The meal began with a plate of whitebait, fried very crisp in butter, and to go with it there was a Moselle. Mike got up and poured the wine himself, and when he sat down again, I could see that he was watching Richard Pratt. He had set the bottle in front of me so that I could read the label. It said, 'Geierslay Ohligsberg, 1945'. He leaned over and whispered to me that Geierslay was a tiny village in the Moselle, almost unknown outside Germany. He said that this wine we were drinking was something unusual, that the output of the vineyard was so small that it was almost impossible for a stranger to get any of it. He had visited Geierslay personally the previous summer in order to obtain the few dozen bottles that they had finally allowed him to have.

'I doubt whether anyone else in the country has any of it at the moment; he said. I saw him glance again at Richard Pratt. 'Great thing about Moselle; he continued, raising his voice, 'it's the perfect wine to serve before a claret. A lot of people serve a Rhine wine instead, but that's because they don't know any better. A Rhine wine will kill a delicate claret, you know that? It's barbaric to serve a Rhine before a claret. But a Moselle ­ah! - a Moselle is exactly right.'

Mike Schofield was an amiable, middle-aged man. But he was a stockbroker. To be precise, he was a jobber in the stock mar­ket, and like a number of his kind, he seemed to be somewhat embarrassed, almost ashamed to find that he had made so much money with so slight a talent. In his heart he knew that he was not really much more than a bookmaker - an unctuous, infinitely respectable, secretly unscrupulous bookmaker - and he knew that his friends knew it, too. So he was seeking now to become a man of culture, to cultivate a literary and aesthetic taste, to collect paintings, music, books, and all the rest of it. His little sermon about Rhine wine and Moselle was a part of this thing, this culture that he sought.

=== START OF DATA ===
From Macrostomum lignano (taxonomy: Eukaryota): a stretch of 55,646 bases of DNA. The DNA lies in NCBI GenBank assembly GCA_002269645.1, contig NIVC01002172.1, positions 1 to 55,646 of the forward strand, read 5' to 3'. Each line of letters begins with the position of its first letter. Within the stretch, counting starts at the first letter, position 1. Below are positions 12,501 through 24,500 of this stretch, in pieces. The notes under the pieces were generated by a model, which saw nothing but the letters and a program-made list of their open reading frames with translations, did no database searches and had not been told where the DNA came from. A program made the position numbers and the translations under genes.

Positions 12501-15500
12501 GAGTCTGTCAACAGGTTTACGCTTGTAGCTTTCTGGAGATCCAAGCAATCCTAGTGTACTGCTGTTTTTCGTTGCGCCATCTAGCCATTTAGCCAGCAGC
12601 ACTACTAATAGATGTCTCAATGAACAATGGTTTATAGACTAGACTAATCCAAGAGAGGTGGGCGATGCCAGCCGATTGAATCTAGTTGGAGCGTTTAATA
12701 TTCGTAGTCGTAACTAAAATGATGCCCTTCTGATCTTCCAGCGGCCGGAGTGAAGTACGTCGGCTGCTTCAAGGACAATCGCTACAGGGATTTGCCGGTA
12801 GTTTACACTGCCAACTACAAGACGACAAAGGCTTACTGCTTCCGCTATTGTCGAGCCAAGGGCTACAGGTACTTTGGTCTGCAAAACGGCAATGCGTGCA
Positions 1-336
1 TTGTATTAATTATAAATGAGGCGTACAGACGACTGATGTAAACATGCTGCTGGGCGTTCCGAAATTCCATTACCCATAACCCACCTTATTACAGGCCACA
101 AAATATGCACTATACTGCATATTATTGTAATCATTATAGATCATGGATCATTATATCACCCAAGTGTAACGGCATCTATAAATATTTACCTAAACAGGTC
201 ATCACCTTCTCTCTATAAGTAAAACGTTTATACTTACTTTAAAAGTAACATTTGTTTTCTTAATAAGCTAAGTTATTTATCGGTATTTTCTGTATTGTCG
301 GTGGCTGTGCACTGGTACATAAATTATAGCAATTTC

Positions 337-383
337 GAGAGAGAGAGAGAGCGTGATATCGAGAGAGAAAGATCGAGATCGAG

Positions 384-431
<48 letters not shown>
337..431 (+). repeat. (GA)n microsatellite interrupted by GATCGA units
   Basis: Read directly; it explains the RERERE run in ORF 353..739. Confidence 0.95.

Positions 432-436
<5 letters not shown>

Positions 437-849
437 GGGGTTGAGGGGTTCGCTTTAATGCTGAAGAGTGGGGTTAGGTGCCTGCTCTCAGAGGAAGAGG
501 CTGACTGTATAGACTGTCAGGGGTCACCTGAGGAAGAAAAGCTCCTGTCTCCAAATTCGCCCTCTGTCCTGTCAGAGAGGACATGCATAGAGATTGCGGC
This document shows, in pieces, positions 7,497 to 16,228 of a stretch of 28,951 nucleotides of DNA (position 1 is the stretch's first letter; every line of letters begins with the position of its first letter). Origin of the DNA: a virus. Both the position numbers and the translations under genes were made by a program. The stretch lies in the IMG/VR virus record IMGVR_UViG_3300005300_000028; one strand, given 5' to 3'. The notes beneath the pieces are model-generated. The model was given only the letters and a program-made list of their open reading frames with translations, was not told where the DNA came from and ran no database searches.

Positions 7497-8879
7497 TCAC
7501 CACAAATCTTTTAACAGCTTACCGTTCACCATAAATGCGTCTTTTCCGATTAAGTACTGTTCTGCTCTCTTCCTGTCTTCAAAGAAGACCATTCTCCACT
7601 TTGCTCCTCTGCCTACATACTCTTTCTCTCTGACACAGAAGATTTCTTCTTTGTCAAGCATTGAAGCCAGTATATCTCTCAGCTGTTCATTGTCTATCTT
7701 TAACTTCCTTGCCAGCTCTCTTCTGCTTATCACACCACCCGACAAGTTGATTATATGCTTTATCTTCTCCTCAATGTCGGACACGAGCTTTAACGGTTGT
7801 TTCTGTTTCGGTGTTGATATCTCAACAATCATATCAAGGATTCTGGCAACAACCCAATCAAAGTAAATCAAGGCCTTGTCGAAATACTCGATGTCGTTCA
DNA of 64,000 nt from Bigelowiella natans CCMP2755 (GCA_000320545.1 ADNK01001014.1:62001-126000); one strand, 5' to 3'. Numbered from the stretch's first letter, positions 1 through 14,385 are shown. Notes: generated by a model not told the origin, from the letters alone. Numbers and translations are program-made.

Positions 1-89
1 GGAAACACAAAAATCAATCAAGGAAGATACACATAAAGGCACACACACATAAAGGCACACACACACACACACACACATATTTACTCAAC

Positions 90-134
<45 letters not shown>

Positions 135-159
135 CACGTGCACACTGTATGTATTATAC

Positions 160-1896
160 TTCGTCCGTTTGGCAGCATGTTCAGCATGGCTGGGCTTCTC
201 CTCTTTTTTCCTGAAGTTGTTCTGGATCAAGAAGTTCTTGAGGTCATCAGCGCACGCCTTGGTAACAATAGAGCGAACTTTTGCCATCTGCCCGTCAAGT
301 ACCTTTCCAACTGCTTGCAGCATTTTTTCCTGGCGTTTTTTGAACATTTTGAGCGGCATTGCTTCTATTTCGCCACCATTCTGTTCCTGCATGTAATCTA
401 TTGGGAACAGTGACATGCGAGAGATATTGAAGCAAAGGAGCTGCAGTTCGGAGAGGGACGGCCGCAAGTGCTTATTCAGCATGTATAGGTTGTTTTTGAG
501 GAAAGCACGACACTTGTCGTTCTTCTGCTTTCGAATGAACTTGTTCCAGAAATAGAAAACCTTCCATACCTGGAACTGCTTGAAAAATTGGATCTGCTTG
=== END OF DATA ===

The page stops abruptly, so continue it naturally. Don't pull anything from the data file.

'A charming little wine, don't you think?' he said. He was still watching Richard Pratt. I could see him give a rapid furtive glance down the table each time he dropped his head to take a mouthful of whitebait. I could almost feel him waiting for the moment when Pratt would take his first sip, and look up from his glass with a smile of pleasure, of astonishment, perhaps even of wonder, and then there would be a discussion and Mike would tell him about the village of Geierslay.